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Hi everyone. Give Charley a big welcome. She's here to talk about her story in Dreamspinner's Advent calendar!

Things you won’t learn about Ian by reading “Toy Run”

Thanks, Jana, for having me, and Happy Holidays!

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I’m visiting some of my wonderful friends to talk about my holiday story “Toy Run” and give away some goodies!

“Toy Run” was my contribution to the 2013 Dreamspinner Press Advent Calendar, Heartwarming. “Heartwarming” isn’t always easy for me—my stories usually veer off into darker, more angsty territory fairly quickly. That’s why I kept “Toy Run” short. The only problem with short stories is they don’t have a lot of room for backstory. Here’s a little taste of Ian Bowen’s backstory.

But first, a little about the giveaway! The Rafflecopter will be open through December 19th, and it’s packed with prizes—two gift cards, a hand-knit wool hat, and, of course, books!

1. When Ian was three, his mother dropped him off with her father and didn’t come back for him. He never met either of his parents.
2. Ian never felt he missed out on anything because he was raised by his grandfather. He does wish he would’ve come out to him before he died.
3. Ian’s grandfather was a Vietnam veteran and diesel mechanic. He rode his Harley with a fairly large group on a regular basis, but none of them were affiliated (no Sons of Anarchy-type drama for those guys ).

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“Toy Run,” by Charley Descoteaux
Former physical therapist and reluctant loner Ian Bowen has spent the three years since his grandfather’s death searching for a man to inspire him to park his Harley for a while—without much hope of finding him. On a whim, he shows up for a Toy Run and meets Ed Gonzalez, another loner with a pile of toys lashed to his bike. A few beers at the end-of-the-run party turn into an invite to Ed’s for homebrew. But instead of a night of fun, the unseasonable cold renders Ed immobile with pain. When he tells Ian he just needs meds, Ian does one of the things he does best—he massages Ed’s pain away, allowing him a rare restful night’s sleep and creating intimacy neither wants to lose. Ian thinks two men have to follow certain rules to be together, but Ed’s prepared to show him how wrong he is.
IT WAS a terrible idea, riding north. For the same five hundred miles I could be in Vegas or San Diego—but terrible ideas were sort of my specialty. Besides, if it all went to hell, I’d just keep moving. Another specialty.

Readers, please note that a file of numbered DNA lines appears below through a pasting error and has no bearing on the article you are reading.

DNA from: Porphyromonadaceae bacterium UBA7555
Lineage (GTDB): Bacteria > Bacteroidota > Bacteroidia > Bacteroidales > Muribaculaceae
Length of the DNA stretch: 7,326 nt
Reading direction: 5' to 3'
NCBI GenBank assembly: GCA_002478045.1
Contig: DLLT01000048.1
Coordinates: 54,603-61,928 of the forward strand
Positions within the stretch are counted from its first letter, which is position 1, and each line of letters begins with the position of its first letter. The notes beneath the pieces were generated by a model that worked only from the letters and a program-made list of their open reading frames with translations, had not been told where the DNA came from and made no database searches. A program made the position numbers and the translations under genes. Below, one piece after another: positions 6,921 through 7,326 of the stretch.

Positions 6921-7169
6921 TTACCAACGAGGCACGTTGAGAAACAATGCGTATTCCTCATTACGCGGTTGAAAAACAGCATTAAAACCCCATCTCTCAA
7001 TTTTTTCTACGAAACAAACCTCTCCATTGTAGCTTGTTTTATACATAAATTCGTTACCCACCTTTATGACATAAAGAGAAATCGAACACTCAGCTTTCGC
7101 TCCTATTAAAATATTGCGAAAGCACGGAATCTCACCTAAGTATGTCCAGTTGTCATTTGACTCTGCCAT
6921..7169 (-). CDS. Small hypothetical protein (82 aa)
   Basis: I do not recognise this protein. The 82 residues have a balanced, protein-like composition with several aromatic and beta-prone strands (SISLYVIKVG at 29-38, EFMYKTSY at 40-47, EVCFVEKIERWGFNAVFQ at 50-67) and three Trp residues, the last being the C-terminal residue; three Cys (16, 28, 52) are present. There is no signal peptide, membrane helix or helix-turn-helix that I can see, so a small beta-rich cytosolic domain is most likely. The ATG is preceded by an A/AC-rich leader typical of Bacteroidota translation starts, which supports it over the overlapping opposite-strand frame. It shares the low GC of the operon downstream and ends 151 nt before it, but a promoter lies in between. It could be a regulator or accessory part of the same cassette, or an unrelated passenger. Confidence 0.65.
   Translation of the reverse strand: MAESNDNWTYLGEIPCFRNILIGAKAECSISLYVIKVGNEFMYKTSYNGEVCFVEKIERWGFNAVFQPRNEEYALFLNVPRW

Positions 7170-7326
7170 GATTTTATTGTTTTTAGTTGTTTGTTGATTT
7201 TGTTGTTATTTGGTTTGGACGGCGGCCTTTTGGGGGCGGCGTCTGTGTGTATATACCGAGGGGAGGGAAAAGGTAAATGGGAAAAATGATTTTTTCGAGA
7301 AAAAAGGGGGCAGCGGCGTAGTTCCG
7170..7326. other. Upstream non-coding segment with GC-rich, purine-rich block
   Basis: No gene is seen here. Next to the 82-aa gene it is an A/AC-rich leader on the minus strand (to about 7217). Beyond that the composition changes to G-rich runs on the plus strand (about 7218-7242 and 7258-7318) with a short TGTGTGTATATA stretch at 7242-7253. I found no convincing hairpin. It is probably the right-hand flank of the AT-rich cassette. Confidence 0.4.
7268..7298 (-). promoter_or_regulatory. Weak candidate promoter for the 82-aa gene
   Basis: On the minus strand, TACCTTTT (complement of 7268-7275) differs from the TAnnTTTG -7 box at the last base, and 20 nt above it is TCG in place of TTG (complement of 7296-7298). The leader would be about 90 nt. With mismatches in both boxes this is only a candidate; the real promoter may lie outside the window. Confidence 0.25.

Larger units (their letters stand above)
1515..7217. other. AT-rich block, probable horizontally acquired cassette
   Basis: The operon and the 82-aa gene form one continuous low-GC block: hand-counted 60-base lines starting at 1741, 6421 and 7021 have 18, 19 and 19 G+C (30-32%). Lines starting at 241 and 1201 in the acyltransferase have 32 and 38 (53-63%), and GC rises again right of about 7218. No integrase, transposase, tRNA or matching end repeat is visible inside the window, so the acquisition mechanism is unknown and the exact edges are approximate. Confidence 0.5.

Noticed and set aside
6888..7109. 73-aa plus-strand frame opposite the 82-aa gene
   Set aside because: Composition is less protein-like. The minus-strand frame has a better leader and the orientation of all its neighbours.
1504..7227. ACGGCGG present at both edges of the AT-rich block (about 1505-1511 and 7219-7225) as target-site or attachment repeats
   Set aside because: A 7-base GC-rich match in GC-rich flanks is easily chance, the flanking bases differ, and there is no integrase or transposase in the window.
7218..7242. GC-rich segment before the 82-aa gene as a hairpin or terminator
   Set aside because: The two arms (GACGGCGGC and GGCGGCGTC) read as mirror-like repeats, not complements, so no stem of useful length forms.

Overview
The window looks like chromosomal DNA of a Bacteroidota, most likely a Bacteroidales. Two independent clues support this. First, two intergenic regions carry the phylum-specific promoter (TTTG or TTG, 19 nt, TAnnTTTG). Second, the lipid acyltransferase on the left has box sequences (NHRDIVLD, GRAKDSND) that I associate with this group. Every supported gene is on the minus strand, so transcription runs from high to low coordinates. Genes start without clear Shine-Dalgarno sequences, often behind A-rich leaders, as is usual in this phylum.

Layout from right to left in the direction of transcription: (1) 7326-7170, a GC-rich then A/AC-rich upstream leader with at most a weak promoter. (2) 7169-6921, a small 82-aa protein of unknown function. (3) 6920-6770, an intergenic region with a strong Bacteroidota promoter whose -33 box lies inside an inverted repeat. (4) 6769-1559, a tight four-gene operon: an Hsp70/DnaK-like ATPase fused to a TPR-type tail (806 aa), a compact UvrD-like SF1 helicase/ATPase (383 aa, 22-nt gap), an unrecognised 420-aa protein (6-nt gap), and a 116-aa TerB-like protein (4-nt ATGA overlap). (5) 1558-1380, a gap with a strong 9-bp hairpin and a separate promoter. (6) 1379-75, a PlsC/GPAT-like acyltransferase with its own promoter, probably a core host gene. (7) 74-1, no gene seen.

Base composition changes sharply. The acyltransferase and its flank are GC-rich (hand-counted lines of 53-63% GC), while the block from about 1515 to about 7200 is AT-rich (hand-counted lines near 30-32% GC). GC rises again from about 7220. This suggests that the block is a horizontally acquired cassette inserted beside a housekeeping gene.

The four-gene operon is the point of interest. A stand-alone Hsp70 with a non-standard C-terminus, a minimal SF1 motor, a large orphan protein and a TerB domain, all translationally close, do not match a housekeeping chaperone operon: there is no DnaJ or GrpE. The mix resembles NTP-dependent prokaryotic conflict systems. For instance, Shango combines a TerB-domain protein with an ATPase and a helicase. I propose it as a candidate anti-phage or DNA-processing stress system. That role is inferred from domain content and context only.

I backed up to the curb, killed the engine, and sat leaning against my pack. Hours early, again. It’s not easy to arrive fashionably late when you have nowhere else to be. I flipped the helmet visor up, and glare from the fog and mist made me want to flip it back down. It was dark when I left Ashland two hundred and fifty miles ago. I missed full dark, but by then the only dark to be found was somewhere over the Pacific. As it was, I could almost see the reflection of the floodlight bouncing off my helmet. Being black didn’t help that thing. Being wet probably didn’t either, but that was what I got for riding into Oregon in December.

A growl in my stomach kicked the rest of me into gear. A moment later my two-ton helmet sat where my ass had been, and I headed toward the truck-stop diner, leathers creaking like my knees would be by the end of the day if it didn’t warm up. Birds know what they’re doing, flying south for the winter.

Every head turned when the bells hanging on the front door slapped against the glass. The smell of toast and coffee and the warm air were welcoming enough. They watched me every step of the way, the redheaded stepchild coming in after curfew. They were half right.

I nodded to the man sitting beside the only empty stool at the counter and shrugged my jacket off before easing onto it. The stool on the end—things were looking up already. He nodded back and extended his hand.

“Ed Gonzalez.”

We shook.

“Ian Bowen.”

I grabbed a menu from the holder in front of me, but my stomach had gone from rumbling to shivering. In the space of one handshake, eating became less important than getting out from under his gaze. It usually took a lot more than a pair of dark eyes for me to give up my full name, but those weren’t just any eyes. So brown they were almost black, and full of the promise of rough sex.

Or an ass kicking. Hard to tell. Knowing things like that was not a specialty of mine.

Buy Toy Run: here

a Rafflecopter giveaway

Where and When:
Nov. 29: Tempeste O’Riley
Dec. 1: Grace R. Duncan
Dec. 8: Jana Denardo
Dec. 10: Kim Fielding
Dec. 11: Amber Kell
Dec. 16: Anne Barwell
Dec. 18: Skylar Cates

Charley Descoteaux has always heard voices. She was relieved to learn they were fictional characters, and started writing when they insisted daydreaming just wasn’t good enough. In exchange, they’ve agreed to let her sleep once in a while. Charley grew up in the San Francisco Bay Area during a drought, and found her true home in the soggy Pacific Northwest. She has survived droughts, earthquakes, floods, and over a decade living in an area affectionately known (in her strange little world) as Portland’s middle finger, but couldn’t make it through one day without stories.

Rattle Charley's cages—she'd love to hear from you!
Blog: http://cdescoteauxwrites.com/blog/
Facebook: https://www.facebook.com/charley.descoteaux.3
Twitter: https://twitter.com/CharleyDescote
Goodreads: http://tinyurl.com/aqe7g7r
Pinterest: http://pinterest.com/charleydescote/
e-mail: c.descoteauxwrites@gmail.com
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Banner by A.J. Corza

Date: 2014-12-09 12:33 am (UTC)
From: [identity profile] http://openid.aol.com/vitajex (from livejournal.com)
So much fun to learn more about Ian!

Trix, vitajex(at)Aol(dot)com


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